Can I Get My Job Back if I Was Wrongly Terminated?

Even if you’ve been wrongly or illegally terminated, an employer does not necessarily have to give you your job back, except in certain situations (such as if your part of a union and your job is covered under a collective bargaining agreement). Instead, a settlement or verdict for wrongful termination typically consists of monetary compensation.

How Much Money Can I Get If I Was Wrongfully Terminated?

If you’ve been wrongly or illegally terminated, your employer must pay for the full damages that you sustained, such as lost wages.  While this sounds fair, the actual damages are more difficult to determine.  Additionally, you will also be responsible for mitigating your damages (in other words, you must actively seek employment).

In most cases, when a person is subject to wrongful termination, that person will be unemployed for some amount of time.  The person may receive unemployment compensation; however, this may not make up for a person’s lost wages. They may also not be able to obtain a job with the same salary or benefits that they were making.  These and other facts will be considered in determining damages.

Is Wrongful Termination a Separate Claim?

“Wrongful termination” by itself does not exist as a separate legal claim.  Instead, wrongful termination under the law is always based upon a specifically-recognized illegal reason, such as termination because the person is a member of a particular class, such as being pregnant or a being of a certain race, or because of protected action taken by the person, such as reporting sexual harassment.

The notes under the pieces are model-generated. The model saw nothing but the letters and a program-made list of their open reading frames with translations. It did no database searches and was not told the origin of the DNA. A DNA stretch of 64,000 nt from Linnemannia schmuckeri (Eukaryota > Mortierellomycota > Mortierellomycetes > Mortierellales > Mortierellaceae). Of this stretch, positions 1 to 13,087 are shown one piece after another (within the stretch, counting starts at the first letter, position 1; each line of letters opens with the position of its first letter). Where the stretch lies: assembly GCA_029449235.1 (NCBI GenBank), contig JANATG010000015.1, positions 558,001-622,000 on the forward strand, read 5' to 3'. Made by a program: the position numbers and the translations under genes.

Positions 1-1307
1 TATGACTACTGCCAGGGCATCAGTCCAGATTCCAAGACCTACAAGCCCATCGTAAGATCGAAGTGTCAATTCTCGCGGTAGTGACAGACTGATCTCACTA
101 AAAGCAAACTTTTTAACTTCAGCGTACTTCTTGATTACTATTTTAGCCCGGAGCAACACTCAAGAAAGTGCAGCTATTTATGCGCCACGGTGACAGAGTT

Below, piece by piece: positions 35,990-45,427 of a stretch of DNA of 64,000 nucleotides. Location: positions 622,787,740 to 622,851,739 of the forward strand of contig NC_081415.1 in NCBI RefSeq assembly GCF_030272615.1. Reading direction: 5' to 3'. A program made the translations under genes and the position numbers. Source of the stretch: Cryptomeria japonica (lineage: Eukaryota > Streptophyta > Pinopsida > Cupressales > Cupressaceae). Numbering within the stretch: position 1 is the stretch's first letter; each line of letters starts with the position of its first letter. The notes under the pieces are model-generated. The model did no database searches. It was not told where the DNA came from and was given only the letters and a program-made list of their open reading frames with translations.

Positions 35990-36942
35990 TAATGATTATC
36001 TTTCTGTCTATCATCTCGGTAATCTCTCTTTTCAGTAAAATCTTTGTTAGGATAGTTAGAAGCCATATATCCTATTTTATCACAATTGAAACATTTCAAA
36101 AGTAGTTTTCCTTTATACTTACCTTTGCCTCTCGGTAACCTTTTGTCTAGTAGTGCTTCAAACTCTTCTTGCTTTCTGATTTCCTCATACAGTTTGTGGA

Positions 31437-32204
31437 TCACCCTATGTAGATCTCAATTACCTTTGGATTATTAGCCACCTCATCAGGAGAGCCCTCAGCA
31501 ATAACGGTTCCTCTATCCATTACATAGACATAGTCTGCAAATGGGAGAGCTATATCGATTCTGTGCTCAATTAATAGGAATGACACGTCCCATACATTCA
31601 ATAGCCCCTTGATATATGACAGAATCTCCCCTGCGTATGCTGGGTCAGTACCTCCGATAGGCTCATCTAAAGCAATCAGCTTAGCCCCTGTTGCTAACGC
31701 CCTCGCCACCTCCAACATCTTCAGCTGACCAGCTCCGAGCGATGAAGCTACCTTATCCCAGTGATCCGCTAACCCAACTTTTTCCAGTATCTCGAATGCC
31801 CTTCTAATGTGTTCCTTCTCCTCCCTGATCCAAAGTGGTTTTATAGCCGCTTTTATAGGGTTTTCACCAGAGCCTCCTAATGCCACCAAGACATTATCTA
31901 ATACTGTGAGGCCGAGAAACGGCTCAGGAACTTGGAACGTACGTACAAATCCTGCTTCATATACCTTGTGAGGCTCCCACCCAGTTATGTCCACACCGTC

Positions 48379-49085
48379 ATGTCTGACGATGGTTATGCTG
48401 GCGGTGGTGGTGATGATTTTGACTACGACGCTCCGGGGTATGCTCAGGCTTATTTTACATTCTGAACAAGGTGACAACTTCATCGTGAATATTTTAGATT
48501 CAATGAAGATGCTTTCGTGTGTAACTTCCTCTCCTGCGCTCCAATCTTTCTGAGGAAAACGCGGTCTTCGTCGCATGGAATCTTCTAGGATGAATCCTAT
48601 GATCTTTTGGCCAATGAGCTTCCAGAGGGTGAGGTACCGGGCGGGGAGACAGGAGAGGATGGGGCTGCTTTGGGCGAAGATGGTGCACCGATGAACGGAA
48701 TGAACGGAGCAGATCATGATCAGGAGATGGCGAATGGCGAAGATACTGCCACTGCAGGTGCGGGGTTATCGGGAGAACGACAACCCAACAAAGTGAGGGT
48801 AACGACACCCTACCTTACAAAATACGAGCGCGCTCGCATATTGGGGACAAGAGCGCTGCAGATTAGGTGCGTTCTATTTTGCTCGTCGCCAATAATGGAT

As a result, in addition to taking into account matters such as lost wages, a jury will also be able to make an award based upon the underlying nature of the wrongful termination (i.e. pregnancy or race discrimination).

When is Termination Not Wrongful?

Unless the termination is due to a legally-protected interest, such as one of the items listed above, it likely will not be “wrongful” under the law. The fact is, unless you are covered by a contract or collective bargaining agreement, your employer can fire you at any time, for any reason at all (or for no reason) except for those matters that are protected under the law.

As an example, suppose your car breaks down, you’re late for work for the first time and your employer fires you. While this may be “wrongful” from a moral standpoint, it is not wrong under the law unless the real reason is one of the reasons noted above.

Also, assume that you are also pregnant and this same event happens to you. If you know (and can credibly argue and ultimately prove) that your boss wanted to fire you because of your pregnancy, this would be considered “wrongful termination;” if your boss simply didn’t want workers showing up late, then the termination would not be wrongful (and thus not recoverable under the law). In other words,

Can I Be Fired if I’m Pregnant?

Yes.  You can be fired when you’re pregnant, but you can’t be legally fired because you’re pregnant.

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From the moment I made a call to Jack Tuckner and had the pleasure of speaking with Deborah, I knew that I had made the right decision. They were attentive, supportive, and professional through my entire process. They are an amazing team, and I am forever grateful for the closure that they brought me. I highly recommend their services. Not all Super Heroes wear capes!

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Wrongful Termination Cases Are Highly Fact-Specific

When we learn about the facts of your case we can advise you as to whether you have a strong case for wrongful termination.

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Deborah O’Rell, Client Advocate